Today's article in the Santa Fe New Mexican is evidence why we should continue to be very wary of the coming annexation process. Reminder, STAY INVOLVED.
The first phase of the city's annexation plan that went into effect late last month caught police officers off-guard, wasn't properly planned and is negatively affecting both officer and civilian safety, according to officers' union president Allan Lopez.
Because of that, Lopez, who was elected president Thursday, has filed an informal grievance with the police administration. It requests that minimum staffing levels be immediately increased, that officers receive training to deal with crashes on the Interstate — which now falls under their jurisdiction — and that the city begin finding ways to pay more officers. That's according to a memo Lopez wrote Nov. 24.
The city "has taken a 'wing it and see what happens' attitude with this matter," the memo states. "The Santa Fe Police Officers' Association considers these issues a severe crisis and requests that you take immediate action in order to prevent a tragedy that could affect a member of this association or the public well-being."
Santa Fe Deputy Police Chief Abram Anaya said the department is already addressing the union's issues. A lieutenant is almost finished with a study looking at minimum staffing levels, another supervisor is researching classes that cover investigating crashes in high-speed zones, and the department is actively recruiting new officers, he said.
Furthermore, the first phase of annexation, which went into effect Nov. 24, shouldn't have come as a surprise because two union members were on a department annexation committee, Anaya said. "
All the stuff in the (union) memo we are addressing and we know we need to improve on," he said. "In fact, we were addressing all these issues months before the informal grievance came out."
Phase 1 of the annexation plan fills in the city's boundaries in many small areas, mainly along Interstate 25 on the city's southern border. It brought more than 1,900 acres into the city and at least 1,313 more people based on 2000 census figures.
Phase 2, however, is far more problematic, police and city officials have said. That phase will rope in another 3,765 acres and 13,650 more people based on 2000 census figures. Phase 3 will include about the same number of residents as Phase 1, and about 4,100 new acres. All are scheduled to be incorporated into the city by the end of 2013.
Santa Fe County Sheriff Greg Solano, whose department previously handled the areas now in the city under phase 1, has said his deputies will help the city when officers are not available.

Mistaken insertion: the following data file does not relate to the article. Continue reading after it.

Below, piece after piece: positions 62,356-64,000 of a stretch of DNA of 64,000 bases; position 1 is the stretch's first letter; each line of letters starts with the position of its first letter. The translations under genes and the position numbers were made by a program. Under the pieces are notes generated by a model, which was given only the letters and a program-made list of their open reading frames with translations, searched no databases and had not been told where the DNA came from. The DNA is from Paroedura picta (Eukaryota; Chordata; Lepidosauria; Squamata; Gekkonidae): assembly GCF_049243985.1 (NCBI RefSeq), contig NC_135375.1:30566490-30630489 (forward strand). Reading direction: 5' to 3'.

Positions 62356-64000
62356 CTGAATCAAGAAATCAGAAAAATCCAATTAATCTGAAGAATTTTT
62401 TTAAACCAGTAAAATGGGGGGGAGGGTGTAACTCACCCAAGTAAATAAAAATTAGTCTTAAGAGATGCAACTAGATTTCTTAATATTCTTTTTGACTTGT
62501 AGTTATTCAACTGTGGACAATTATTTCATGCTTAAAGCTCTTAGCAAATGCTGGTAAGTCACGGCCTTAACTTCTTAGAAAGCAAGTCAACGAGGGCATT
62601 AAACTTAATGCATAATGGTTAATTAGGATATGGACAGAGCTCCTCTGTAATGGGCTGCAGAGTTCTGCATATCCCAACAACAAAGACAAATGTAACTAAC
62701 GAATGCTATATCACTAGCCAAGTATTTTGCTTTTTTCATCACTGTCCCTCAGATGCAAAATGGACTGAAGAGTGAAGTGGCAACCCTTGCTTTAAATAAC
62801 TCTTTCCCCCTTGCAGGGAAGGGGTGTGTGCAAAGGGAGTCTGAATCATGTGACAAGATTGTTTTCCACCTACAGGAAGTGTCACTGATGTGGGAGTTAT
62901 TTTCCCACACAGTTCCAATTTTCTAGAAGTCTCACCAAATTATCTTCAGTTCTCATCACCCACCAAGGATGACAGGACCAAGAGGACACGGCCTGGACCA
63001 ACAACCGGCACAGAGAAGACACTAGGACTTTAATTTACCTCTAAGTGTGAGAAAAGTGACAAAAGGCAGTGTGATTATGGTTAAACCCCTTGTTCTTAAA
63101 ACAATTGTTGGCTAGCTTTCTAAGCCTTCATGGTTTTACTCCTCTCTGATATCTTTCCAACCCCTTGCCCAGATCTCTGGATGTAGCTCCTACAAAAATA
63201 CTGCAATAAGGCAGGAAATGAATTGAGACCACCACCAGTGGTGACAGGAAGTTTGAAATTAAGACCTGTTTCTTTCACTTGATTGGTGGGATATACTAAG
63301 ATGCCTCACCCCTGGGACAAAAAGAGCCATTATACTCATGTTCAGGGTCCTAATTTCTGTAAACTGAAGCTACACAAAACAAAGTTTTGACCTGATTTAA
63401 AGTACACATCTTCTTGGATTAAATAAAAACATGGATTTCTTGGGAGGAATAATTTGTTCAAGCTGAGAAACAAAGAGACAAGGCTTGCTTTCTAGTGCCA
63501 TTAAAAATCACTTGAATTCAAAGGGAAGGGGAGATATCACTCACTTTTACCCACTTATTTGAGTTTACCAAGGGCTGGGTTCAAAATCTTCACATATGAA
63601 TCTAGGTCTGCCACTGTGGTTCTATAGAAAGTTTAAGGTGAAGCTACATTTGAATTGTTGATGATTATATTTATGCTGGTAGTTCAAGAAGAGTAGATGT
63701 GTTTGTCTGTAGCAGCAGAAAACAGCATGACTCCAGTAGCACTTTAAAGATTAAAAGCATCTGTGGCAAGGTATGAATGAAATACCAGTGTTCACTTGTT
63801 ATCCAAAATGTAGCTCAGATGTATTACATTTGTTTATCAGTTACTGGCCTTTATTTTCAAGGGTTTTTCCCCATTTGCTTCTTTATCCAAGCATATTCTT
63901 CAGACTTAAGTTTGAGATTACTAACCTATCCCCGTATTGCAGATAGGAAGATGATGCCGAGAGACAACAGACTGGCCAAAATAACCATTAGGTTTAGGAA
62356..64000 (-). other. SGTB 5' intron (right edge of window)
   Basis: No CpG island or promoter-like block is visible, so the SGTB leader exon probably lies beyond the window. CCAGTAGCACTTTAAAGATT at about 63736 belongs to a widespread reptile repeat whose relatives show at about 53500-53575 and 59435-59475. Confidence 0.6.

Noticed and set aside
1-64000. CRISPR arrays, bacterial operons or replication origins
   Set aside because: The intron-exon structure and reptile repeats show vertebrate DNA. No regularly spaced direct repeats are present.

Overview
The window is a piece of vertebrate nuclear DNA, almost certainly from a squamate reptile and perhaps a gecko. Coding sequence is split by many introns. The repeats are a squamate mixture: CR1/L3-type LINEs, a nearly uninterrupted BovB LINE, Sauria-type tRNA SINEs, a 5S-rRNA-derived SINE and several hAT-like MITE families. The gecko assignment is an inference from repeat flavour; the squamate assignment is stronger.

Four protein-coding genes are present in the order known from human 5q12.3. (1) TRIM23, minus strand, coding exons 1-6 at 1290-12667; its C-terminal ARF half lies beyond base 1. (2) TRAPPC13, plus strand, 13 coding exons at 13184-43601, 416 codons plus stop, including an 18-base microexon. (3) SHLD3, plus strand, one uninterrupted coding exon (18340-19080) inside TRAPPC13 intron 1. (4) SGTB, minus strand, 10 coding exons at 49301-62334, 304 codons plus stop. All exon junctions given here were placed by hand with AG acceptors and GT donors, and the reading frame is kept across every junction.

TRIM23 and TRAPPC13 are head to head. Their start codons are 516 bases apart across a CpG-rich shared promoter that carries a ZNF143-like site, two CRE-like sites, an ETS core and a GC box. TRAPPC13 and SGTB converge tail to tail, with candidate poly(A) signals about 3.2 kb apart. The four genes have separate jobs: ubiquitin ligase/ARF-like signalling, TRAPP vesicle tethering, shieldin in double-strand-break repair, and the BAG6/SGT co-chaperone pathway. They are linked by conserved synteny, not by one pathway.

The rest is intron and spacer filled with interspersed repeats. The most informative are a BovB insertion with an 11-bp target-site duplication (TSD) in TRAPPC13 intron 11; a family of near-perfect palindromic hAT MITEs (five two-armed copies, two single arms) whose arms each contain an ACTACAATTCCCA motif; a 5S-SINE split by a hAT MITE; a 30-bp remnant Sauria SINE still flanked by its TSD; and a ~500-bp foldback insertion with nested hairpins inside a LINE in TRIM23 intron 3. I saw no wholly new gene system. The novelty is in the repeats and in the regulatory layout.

Lopez said he has already noticed a larger number of calls for service since the annexation took place, and that the department's minimum staffing of nine officers per shift should rise to at least 12, if not more.
He characterized the department as "reactive" and said officers are constantly going from call to call and don't have time for proactive patrols. Also, he pointed out that city councilors approved 45 new officers two years ago but have so far only funded four positions because of the failing economy. And that increase didn't include the 27 new patrol officers the department estimates it needs for annexation.
Anaya said the department has eight cadets at the Law Enforcement Academy and five more funded patrol officer positions it can fill if it can find qualified candidates. In addition, the department recently received a federal stimulus grant that will pay the salaries and benefits for eight new officers for three years.
While he admitted it takes time to field qualified patrol officers, Anaya said if those positions can be filled, the department will add 21 new officers to the streets and increase each of its three shifts by seven officers.
Lopez complained that no one at the police department bothered to inform commanders or the rank and file that the annexation was about to occur Nov. 24. He said the two union members on the department's annexation committee didn't know the date Phase 1 was to go into effect. "We didn't know it was coming," he said.
Anaya, however, said the union had plenty of opportunities to find out about the annexation and should have known about it. He also pointed out that the annexation issue was heavily publicized in the media.
"The one thing that did surprise me (about Lopez's grievance memo) is that they claim no knowledge of it," he said. "It should not be a shock to anybody." Lopez said he hopes to iron out the differences at a meeting between union officials and police administrators scheduled for next Thursday. If the city's response isn't acceptable to the union,
Lopez said, he will file a formal grievance.
"There is a serious lack of communication," he said. "We're not on the same page."
Contact Jason Auslander at 986-3076 or mailto:email@example.com.